Facing a Critic, Yankees’ Cole Lets His Pitches Do the Talking

MINNEAPOLIS — Ever so briefly, Gerrit Cole stared at Josh Donaldson, a player he had struck out in each of his first two at-bats Wednesday night.

Over the weekend, Donaldson, a third baseman for the Minnesota Twins, had obliquely accused Cole, the ace of the Yankees’ rotation, of using sticky substances to boost the spin rate of his pitches to make them more effective. On Wednesday, facing the superstar pitcher he had accused, Donaldson appeared overmatched.

After his first strikeout, he had shouted in frustration after flailing at a high breaking ball. After the second, he said something to the home-plate umpire Quinn Wolcott before walking away. On Donaldson’s third at-bat, when he flied out to right field leading off the bottom of the sixth inning, Cole watched Donaldson as he jogged toward first base.

Donaldson did not look Cole’s way that time, either.

On a sweltering night at Target Field, Cole had the last word, allowing two runs in six innings and striking out nine in a 9-6 Yankees victory.

The spin rates of Cole’s four-seam fastball and slider fell slightly below his season averages for a second consecutive start, though his curve was rotating slightly faster than normal, per the website Baseball Savant. But unlike his last start, when he allowed a season-high five runs in a loss at Tampa Bay, Cole pitched effectively against the Twins.

His velocity was up — his sixth pitch of the night, to Donaldson, topped 100 miles per hour — and the last-place Twins managed only five hits against him. Solo homers by Jorge Polanco and Miguel Sano accounted for the two runs Cole allowed.

“I just thought he came out with tremendous focus like he always does, blocking out all the noise, going out and executing and pitching,” Yankees Manager Aaron Boone said.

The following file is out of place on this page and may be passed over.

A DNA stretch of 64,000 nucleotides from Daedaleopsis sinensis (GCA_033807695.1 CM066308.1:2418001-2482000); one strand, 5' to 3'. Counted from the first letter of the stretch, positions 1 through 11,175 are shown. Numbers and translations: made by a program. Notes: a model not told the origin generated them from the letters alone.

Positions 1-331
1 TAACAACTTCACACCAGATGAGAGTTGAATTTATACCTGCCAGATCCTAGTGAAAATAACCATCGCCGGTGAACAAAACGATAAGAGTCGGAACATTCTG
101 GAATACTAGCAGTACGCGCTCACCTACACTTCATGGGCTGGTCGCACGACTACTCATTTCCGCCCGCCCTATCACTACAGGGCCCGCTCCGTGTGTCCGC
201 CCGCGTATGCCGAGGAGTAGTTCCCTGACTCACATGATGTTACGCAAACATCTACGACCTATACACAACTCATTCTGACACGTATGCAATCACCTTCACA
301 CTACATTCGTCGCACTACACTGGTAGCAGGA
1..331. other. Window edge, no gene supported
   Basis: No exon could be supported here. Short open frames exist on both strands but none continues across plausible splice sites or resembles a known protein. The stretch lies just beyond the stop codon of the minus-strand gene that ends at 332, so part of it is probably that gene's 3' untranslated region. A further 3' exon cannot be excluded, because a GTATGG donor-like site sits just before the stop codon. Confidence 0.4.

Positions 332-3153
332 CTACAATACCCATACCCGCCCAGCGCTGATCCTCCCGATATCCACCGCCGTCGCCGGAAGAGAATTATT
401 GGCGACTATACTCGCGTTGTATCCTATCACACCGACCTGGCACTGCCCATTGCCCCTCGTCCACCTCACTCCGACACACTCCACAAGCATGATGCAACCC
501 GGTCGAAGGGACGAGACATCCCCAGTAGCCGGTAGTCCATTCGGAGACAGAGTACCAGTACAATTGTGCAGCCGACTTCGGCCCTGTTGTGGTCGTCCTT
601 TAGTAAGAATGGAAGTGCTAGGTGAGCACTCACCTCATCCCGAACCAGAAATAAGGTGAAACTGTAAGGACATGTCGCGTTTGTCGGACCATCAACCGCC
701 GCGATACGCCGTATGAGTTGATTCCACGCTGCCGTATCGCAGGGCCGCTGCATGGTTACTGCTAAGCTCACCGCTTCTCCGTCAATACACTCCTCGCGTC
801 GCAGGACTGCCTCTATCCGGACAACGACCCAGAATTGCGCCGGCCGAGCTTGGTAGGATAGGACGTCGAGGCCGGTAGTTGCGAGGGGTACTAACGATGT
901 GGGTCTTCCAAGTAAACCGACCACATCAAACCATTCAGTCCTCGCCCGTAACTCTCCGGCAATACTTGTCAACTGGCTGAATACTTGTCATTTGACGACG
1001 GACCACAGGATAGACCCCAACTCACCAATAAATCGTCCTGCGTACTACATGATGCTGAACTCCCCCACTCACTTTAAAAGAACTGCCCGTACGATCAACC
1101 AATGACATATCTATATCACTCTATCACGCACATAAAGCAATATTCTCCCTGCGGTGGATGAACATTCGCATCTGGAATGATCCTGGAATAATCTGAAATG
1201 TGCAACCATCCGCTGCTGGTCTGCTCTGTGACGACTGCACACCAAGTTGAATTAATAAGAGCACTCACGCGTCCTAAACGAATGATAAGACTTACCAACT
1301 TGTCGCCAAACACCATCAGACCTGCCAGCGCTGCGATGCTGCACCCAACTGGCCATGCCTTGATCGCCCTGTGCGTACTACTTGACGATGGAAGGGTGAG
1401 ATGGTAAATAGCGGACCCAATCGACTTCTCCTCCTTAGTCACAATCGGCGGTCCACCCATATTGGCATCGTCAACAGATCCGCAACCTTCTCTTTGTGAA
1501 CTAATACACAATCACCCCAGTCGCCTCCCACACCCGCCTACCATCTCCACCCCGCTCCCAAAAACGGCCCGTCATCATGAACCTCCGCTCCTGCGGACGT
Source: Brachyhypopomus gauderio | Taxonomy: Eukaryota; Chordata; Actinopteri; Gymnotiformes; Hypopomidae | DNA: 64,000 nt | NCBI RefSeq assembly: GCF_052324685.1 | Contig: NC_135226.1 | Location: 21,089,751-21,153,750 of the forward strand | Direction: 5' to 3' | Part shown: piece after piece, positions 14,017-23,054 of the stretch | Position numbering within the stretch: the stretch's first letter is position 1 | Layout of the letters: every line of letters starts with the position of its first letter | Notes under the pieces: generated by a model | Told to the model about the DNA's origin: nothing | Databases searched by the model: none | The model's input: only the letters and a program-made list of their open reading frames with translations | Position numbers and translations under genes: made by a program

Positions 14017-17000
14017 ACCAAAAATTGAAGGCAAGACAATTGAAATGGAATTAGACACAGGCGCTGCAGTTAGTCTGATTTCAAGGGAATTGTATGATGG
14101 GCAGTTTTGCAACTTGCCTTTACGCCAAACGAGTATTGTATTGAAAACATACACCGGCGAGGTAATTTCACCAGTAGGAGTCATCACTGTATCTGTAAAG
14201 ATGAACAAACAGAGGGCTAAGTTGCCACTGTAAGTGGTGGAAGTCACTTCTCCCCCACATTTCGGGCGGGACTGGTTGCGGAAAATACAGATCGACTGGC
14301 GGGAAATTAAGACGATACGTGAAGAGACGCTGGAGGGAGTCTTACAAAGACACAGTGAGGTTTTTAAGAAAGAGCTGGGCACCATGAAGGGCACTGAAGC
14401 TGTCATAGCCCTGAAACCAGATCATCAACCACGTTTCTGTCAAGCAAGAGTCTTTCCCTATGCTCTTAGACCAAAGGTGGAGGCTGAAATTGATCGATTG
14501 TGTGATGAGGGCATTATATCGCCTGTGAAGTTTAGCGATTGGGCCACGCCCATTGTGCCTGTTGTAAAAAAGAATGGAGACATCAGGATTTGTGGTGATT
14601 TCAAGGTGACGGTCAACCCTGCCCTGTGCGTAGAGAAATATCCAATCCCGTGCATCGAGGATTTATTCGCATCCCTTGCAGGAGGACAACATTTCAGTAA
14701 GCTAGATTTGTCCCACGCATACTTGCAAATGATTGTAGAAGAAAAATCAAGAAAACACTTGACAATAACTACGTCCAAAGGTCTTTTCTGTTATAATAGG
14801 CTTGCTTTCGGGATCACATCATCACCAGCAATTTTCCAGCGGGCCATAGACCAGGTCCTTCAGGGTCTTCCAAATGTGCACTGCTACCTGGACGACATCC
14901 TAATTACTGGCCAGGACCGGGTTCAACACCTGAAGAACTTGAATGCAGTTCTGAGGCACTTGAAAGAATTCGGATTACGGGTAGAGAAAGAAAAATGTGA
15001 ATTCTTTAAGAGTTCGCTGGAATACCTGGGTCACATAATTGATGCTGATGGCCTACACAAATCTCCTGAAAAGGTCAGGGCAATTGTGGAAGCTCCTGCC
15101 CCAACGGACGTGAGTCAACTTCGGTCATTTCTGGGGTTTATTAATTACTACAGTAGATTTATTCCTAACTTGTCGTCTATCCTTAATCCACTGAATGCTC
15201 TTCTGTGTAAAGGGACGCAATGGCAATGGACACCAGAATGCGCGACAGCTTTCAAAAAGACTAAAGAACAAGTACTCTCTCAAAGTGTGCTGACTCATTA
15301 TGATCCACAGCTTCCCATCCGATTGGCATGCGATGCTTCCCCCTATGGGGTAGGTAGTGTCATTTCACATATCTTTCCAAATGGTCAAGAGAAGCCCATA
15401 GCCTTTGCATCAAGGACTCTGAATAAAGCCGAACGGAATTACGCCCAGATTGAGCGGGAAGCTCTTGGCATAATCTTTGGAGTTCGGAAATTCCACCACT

The tense matchup between pitcher and batter came four days after Donaldson wondered aloud to reporters if it was a coincidence that Cole’s spin rates fell off after four minor leaguers received 10-game suspensions for the illegal use of sticky substances on baseballs. (Cole attributed his poor performance to poor mechanics.)

Donaldson said Wednesday he didn’t regret speaking out, adding he didn’t believe Cole was the only offender.

“He was the first guy who pitched since the suspensions happened, and he’s the first guy who you could see spin rates going down,” Donaldson said. “There have been 12 guys whose spin rates have dropped in the last week. So it’s not just Gerrit Cole.”

Increased spin changes the plane and movement of pitches, making them more difficult to hit. Throughout baseball history, pitchers have used various substances to better grip the baseball, an illegal but often overlooked process. There is a growing belief that the recent dominance of pitchers can be partially attributed to widespread use of substances like Spider Tack, a tacky paste that can allow pitchers to dramatically increase their spin rate.

Cole’s spin rates rose significantly from 2017 to 2019, when he won a career-high 20 games with the Houston Astros. In an awkward news conference Tuesday, Cole wouldn’t answer whether he had ever used Spider Tack.

“I hesitated on the specificity of the question because I don’t think this is the forum to discuss those kinds of things,” Cole said on Wednesday. “There’s an appropriate time for players to discuss those things. I’ll keep it to that forum.”

On Wednesday night, Cole’s fastball averaged 98.2 m.p.h., just above his season average. He would not admit to any additional satisfaction in striking out Donaldson twice. Cole’s 113 strikeouts this season are the most through 13 starts in club history, bettering Al Downing’s 104 in 1963.

Cole, now 7-3, added that he has not spoken to Donaldson about his comments.

“I don’t see any need to; I’m good,” he said. “But if he has anything more to say, he’s welcome to reach out or whatever.”

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